MetLife B-D chief leaves company

Broker-dealer group considered non-essential, analyst says

Nov 29, 2012 @ 5:38 pm

By Bruce Kelly

broker=dealer, metlife
+ Zoom

The head of the large but quiet network of independent broker-dealers at Metlfe Inc., John Brett, has left the giant insurer carrier and been replaced — for the time being at least — with another company executive.

MetLife spokeswoman Meghan Lantier would not comment about the reasons for the departure of Mr. Brett, who was senior vice president of the MetLife Broker-Dealer Group. He left in mid-November.

She said that the new interim head of MetLife's Broker-Dealer Group is Bob Begun, also a vice president. He was formerly vice president and chief operations officer for the network, which has four independent contractor firms: MetLife Securities Inc.; New England Securities Inc.; Tower Square Securities and Walnut Street Securities Inc.

The broker-dealer group has 8,460 producing registered reps, with the lion's share at MetLife Securities, according to the most recent survey of independent broker-dealers by InvestmentNews.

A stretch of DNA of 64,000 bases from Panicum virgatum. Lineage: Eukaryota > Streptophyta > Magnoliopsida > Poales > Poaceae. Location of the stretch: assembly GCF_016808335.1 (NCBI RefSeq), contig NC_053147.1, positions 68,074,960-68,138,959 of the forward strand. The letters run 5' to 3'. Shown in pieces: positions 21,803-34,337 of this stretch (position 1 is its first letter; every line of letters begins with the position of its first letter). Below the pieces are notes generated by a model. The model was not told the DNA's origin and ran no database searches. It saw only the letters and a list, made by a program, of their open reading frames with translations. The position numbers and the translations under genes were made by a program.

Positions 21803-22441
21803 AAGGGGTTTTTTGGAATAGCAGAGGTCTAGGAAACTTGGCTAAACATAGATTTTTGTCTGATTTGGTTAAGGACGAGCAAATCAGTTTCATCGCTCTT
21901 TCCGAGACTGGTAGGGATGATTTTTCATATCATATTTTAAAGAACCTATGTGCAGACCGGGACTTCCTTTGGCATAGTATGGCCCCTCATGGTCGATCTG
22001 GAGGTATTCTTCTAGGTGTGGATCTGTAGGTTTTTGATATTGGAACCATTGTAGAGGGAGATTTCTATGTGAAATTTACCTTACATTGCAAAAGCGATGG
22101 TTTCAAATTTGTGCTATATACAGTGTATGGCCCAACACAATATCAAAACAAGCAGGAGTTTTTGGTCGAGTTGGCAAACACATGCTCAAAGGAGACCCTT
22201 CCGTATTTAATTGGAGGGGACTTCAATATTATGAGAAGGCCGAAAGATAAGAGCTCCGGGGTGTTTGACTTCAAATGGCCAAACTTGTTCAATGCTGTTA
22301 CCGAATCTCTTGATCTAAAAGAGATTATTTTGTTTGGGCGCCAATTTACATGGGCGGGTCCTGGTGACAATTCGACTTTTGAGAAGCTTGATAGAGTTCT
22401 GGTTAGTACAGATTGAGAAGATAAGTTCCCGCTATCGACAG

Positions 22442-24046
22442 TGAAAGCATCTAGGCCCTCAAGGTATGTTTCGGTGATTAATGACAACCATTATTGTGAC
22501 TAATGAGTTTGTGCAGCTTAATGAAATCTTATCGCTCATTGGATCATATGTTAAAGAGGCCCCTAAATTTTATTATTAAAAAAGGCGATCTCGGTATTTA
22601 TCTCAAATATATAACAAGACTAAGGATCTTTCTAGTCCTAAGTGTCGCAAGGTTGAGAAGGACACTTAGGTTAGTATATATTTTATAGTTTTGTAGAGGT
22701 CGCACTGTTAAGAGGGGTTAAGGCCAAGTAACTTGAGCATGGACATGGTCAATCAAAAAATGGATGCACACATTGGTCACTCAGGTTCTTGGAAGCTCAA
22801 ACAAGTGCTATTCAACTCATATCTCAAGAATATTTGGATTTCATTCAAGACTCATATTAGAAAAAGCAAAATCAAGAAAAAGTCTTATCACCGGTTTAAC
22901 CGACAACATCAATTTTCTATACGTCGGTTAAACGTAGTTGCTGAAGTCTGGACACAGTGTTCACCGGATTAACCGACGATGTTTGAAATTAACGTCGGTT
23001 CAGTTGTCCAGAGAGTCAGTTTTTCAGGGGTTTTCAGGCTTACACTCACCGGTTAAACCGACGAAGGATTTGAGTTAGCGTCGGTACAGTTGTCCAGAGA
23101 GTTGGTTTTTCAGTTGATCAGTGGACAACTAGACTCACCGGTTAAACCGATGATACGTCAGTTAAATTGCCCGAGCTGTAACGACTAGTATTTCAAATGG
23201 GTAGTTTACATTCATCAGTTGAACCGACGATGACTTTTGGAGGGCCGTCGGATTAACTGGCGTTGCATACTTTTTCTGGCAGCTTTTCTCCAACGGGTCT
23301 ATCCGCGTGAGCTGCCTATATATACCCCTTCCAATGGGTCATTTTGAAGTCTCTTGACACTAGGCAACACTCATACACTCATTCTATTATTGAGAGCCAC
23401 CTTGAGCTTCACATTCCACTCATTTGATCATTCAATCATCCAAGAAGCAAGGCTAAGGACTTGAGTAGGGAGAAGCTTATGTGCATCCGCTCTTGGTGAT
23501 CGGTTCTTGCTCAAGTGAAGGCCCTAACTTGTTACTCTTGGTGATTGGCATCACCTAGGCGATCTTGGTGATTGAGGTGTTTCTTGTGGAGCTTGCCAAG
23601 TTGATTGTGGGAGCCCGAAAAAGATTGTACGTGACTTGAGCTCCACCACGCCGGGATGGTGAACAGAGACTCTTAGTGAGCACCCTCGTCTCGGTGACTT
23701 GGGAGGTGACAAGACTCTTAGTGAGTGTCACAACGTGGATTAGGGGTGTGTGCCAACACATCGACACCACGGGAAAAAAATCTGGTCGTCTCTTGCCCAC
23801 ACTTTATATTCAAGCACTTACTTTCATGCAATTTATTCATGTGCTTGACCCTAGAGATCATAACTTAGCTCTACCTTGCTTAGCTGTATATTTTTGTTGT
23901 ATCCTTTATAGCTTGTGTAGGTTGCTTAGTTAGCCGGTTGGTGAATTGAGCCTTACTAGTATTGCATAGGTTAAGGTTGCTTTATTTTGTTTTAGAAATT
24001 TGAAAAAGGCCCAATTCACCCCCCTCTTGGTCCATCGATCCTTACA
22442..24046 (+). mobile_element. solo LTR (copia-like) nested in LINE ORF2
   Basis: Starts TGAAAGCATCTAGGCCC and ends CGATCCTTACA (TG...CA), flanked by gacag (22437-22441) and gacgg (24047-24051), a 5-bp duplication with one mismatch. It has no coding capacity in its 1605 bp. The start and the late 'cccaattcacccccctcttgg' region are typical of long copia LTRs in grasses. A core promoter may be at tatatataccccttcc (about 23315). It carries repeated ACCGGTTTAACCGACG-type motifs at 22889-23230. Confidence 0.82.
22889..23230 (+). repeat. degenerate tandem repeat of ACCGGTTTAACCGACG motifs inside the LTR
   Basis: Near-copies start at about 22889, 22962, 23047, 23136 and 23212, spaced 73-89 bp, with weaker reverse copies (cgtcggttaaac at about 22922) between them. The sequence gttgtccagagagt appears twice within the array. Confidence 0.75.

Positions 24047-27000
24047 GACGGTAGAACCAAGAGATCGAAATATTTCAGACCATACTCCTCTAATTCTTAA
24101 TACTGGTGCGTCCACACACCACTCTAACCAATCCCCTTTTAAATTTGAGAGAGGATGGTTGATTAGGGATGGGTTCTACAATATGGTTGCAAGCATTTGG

It is, however, a non-essential part of MetLife's business, one analyst noted.

“The broker-dealers haven't come up on a conference call in a decade,” said Steven Schwartz, an analyst with Raymond James & Associates Inc.

At the end of 2011, MetLife chief executive Steven Kandarian said that “everything was on the table” as the firm went through a strategic business review. Ms. Lantier said that no one at the company would be available last Thursday or Friday to discuss its strategy for the broker-dealers.

0
Comments

What do you think?

View comments

Recommended for you

Latest news & opinion

Alternative strategies boomed after crisis, but haven't been tested

Because the S&P 500 has outperformed, convincing clients they need protection is a hard sell.

7 ways advisers fixed clients' biggest financial dilemmas

Sometimes it takes creativity, along with knowledge and outside help, to get a client out of a jam.

3 things advisers should make sure their clients' children take to college

Advisers can help clients avoid scary and painful situations with kids age 18 and older.

Private equity investors zero in on the RIA business

P-E proves to be ready and willing to invest in RIAs, but many will be looking to sell in three to seven years.

North Korea: How should advisers react?

Saber rattling is cause for concern, but advisers are not making wholesale moves in client portfolios.

X

Subscribe and Save 60%

Premium Access
Print + Digital

Learn more
Subscribe to Print